Even if the funding were there, Mr. Gibala says, “That’s not state-of-the-art research that you’re going to publish in the best journals and advance your career.” Instead, he says, physiologists study questions of basic science, “like the molecular signaling proteins that regulate skeletal muscle adaptation.”

You know, those.

Of course, Mr. Gibala and his peers are not the problem. The problem is that everybody in the fitness industry grabs onto this basic science — plus the occasional underfunded applied study with a handful of student subjects — and then twists the results to come up with something that sounds like a science-backed recommendation for whatever they’re selling. Most gym owners, for example, want you to walk in the door on Jan. 2 and think, Hey, this looks easy. I can do this. So they buy stationary cardio and strength machines that anybody can use without hurting themselves, often bearing brand names like Sci-Fit (Scientific Solutions for Fitness), which might more accurately be described as scientific solutions for liability management.

As for personal trainers, I’ve known great ones. But the business model is akin to babysitting: There’s no percentage in teaching clients independence by showing them basic barbell lifts and telling them to add weight each time. Better to invent super-fun, high-intensity routines that entertain and bewilder clients, so they’ll never leave you. The “science” of muscle confusion, in other words, looks a lot like the marketing tradecraft of client confusion.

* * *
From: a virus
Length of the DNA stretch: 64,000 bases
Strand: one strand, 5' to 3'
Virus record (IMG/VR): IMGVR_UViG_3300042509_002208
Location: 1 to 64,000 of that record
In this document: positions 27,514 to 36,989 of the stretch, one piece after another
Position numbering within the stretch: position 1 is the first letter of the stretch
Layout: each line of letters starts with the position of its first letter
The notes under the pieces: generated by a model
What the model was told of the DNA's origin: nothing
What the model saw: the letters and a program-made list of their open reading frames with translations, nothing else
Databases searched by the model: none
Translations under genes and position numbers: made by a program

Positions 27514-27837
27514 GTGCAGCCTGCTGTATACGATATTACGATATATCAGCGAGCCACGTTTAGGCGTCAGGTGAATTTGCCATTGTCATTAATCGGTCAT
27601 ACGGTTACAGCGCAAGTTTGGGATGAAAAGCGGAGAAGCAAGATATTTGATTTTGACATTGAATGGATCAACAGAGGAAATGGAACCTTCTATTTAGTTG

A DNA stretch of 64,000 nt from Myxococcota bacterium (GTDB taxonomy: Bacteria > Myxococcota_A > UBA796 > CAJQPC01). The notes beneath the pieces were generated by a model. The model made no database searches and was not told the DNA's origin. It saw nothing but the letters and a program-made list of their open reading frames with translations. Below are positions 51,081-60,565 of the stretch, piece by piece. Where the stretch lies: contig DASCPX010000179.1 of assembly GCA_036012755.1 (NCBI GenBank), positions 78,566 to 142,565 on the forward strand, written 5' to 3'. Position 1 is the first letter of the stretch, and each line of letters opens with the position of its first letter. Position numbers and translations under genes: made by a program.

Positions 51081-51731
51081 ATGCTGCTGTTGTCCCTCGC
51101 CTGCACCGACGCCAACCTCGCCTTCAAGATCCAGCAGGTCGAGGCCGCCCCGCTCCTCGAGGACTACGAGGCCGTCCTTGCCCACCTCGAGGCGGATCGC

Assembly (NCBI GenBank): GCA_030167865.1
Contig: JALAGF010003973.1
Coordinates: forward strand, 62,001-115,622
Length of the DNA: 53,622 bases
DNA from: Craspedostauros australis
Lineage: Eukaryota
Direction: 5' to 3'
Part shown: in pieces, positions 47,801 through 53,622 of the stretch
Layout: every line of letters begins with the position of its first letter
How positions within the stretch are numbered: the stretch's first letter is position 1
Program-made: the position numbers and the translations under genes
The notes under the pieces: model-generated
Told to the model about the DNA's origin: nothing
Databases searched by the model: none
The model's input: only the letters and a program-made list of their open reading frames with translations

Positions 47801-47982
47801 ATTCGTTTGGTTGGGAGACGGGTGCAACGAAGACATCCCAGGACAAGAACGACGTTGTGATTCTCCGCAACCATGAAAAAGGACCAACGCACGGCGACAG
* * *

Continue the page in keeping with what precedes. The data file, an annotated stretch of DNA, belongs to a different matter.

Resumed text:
THEN there’s the matter of our collective cravings. From cable news to the nation’s great newspapers, there is a tacit understanding that in fitness stories you and I want to hear variations on exactly one theme: that a just-published research paper in a scientific journal identifies a revolutionary new three-and-a-half minute workout routine guaranteed to give you the body of an underwear model. So powerful is this yearning — this burning ache to look good naked and have great sex and live forever — that even the best-intentioned of fitness journalists scour every little academic study for anything that might justify telling you that same sweet story, one more time.

Steven Devor, an exercise physiologist at Ohio State University, says that people in his profession have become painfully aware of this problem. “A lot of my colleagues would rather poke themselves in the eye than talk to the media,” he says.